From focused BI tools to full product suites, we give you an overview of the open source business intelligence market.
Open source business intelligence has been gaining momentum in recent years, so much so that it is even showing up in Gartner Magic Quadrants and Forrester Waves.
"Adoption of open source platforms will grow faster than adoption of commercial platforms," says Rita Sallam, an analyst at Gartner.
While the analyst firm is keen on business intelligence, it only placed one open source product in its latest BI Magic Quadrant — Actuate (NASDAQ: ACTU). But a couple of other open source providers are now firmly on the Gartner radar screen.
"Jaspersoft and Pentaho have emerged as viable players in the BI platform market," said Sallam. "Both vendors provide comprehensive BI platform capabilities that are comparable in many functional areas with those of traditional BI platform vendors."
These two companies are gaining ground by working with a variety of software vendors to embed BI into existing capabilities, a strategy that Gartner said is paying dividends. And being open source-based, an attractive price point is available.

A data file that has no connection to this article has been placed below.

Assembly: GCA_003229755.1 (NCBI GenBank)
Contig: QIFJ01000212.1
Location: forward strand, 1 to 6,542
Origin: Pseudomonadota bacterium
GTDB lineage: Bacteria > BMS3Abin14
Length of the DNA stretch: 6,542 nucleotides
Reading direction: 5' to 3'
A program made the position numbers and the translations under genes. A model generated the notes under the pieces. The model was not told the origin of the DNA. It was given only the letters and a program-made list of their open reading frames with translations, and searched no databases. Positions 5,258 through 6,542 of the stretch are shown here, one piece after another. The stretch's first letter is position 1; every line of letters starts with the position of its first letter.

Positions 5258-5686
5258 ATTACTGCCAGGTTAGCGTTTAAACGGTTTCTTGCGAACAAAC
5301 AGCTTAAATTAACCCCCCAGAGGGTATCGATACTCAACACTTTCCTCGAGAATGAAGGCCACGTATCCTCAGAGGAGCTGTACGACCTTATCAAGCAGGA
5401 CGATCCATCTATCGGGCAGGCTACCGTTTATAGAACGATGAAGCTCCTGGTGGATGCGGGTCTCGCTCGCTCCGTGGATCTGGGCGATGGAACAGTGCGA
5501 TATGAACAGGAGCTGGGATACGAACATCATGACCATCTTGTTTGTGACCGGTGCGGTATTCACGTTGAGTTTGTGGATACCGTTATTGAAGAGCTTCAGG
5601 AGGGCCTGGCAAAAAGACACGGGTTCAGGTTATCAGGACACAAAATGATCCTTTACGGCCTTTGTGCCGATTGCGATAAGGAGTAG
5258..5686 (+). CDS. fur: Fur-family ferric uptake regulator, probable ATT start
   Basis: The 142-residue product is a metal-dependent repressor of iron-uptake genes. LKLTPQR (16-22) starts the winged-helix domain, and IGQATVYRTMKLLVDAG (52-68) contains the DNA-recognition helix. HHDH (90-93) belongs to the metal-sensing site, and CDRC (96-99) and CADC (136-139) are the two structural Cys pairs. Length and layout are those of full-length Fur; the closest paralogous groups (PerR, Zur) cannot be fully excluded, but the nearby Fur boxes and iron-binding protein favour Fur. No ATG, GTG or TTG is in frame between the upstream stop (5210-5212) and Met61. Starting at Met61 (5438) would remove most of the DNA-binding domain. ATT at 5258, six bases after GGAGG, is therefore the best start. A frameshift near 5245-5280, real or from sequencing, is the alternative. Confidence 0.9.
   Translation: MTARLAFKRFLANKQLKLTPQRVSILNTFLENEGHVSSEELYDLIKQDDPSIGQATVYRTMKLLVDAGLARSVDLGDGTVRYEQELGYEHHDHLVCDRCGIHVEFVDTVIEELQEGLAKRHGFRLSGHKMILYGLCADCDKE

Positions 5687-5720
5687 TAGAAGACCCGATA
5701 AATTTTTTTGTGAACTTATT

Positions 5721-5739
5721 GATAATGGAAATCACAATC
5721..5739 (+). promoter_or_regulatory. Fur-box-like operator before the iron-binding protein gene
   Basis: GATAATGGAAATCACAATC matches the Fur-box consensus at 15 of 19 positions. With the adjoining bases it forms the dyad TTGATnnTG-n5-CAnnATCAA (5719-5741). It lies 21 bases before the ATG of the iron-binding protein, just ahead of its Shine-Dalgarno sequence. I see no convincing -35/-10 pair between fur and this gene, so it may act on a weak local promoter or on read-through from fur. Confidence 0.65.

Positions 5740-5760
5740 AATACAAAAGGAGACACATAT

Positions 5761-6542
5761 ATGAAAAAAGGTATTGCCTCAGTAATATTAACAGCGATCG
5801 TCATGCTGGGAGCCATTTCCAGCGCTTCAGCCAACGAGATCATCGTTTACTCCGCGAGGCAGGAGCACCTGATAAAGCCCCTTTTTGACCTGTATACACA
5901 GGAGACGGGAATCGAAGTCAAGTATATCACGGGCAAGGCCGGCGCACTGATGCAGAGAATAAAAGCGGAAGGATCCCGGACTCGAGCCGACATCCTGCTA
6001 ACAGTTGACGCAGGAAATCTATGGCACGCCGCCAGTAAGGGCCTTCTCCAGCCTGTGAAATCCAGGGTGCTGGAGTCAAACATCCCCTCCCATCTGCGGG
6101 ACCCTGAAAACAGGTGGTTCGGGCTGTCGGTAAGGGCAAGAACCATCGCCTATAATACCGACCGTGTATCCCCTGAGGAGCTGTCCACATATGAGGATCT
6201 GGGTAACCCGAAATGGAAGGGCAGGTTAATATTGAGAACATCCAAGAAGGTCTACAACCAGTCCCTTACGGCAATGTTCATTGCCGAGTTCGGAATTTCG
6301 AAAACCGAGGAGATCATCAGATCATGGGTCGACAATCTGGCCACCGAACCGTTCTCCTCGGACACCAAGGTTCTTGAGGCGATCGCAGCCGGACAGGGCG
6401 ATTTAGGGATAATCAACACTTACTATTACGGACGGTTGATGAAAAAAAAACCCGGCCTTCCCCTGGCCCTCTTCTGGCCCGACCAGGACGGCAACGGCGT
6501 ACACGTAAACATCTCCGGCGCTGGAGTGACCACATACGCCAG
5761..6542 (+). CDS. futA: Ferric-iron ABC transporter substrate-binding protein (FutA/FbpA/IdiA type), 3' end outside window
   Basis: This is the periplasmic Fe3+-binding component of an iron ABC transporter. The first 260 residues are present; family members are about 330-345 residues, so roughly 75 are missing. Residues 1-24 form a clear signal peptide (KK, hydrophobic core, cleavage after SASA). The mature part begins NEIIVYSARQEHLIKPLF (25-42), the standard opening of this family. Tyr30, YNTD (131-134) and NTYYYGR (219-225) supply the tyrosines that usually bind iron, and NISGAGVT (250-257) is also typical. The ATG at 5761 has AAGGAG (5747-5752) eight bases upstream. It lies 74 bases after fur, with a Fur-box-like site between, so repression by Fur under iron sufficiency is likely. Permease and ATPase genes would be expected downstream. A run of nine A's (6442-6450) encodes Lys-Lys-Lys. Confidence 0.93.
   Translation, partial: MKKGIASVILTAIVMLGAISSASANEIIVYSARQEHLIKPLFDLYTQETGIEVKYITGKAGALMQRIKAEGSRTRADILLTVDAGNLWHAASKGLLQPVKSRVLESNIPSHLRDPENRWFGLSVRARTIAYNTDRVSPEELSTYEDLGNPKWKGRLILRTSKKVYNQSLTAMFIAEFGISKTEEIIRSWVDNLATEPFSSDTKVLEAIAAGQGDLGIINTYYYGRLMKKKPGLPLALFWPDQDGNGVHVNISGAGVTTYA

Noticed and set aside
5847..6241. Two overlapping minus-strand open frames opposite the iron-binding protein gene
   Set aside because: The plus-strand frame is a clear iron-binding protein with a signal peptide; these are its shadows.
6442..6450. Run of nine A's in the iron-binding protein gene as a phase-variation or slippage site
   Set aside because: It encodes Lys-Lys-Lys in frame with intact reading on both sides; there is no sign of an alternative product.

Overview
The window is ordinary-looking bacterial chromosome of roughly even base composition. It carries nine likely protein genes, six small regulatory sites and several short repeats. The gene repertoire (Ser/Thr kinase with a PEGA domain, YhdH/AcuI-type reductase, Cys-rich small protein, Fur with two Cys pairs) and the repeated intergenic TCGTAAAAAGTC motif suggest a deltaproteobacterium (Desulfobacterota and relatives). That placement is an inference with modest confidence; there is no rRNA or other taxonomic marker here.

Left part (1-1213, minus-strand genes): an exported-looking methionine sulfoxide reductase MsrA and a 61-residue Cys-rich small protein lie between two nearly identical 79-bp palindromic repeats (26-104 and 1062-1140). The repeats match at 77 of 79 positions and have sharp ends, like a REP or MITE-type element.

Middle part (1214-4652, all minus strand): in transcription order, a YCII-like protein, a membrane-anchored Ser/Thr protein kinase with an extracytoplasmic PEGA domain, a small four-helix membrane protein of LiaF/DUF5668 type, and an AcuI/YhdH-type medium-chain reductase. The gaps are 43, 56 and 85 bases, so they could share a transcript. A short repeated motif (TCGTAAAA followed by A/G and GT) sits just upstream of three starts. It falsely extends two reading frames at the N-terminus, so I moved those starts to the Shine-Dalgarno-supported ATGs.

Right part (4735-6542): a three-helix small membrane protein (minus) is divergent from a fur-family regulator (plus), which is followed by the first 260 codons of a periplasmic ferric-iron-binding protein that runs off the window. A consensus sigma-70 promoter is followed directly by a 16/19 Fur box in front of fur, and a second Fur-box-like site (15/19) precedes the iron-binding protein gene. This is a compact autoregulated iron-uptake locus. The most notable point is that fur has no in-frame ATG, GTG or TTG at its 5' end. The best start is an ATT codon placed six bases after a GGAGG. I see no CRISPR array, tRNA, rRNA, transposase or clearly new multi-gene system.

"The biggest trend we see is the rapidly increasing adoption of OSBI [open source business intelligence] as a means to provide critical reports, dashboards and analysis to business users at far less costs than the traditional, proprietary BI solutions," said Joe Nicholson, vice president of product marketing at Pentaho. "We also see major efforts to deal with the ever-increasing data volumes with technologies like Hadoop as well as efforts that continue to drive ever-increasing BI use throughout organizations."
Much like the way open source changed the database and application server markets, OSBI is also gaining traction. According to Nicholson, when comparing BI suite pricing between Pentaho and the three biggest vendors (IBM, SAP and Oracle), Pentaho saves $1.5 million in license and support fees over a three-year period in larger deployments.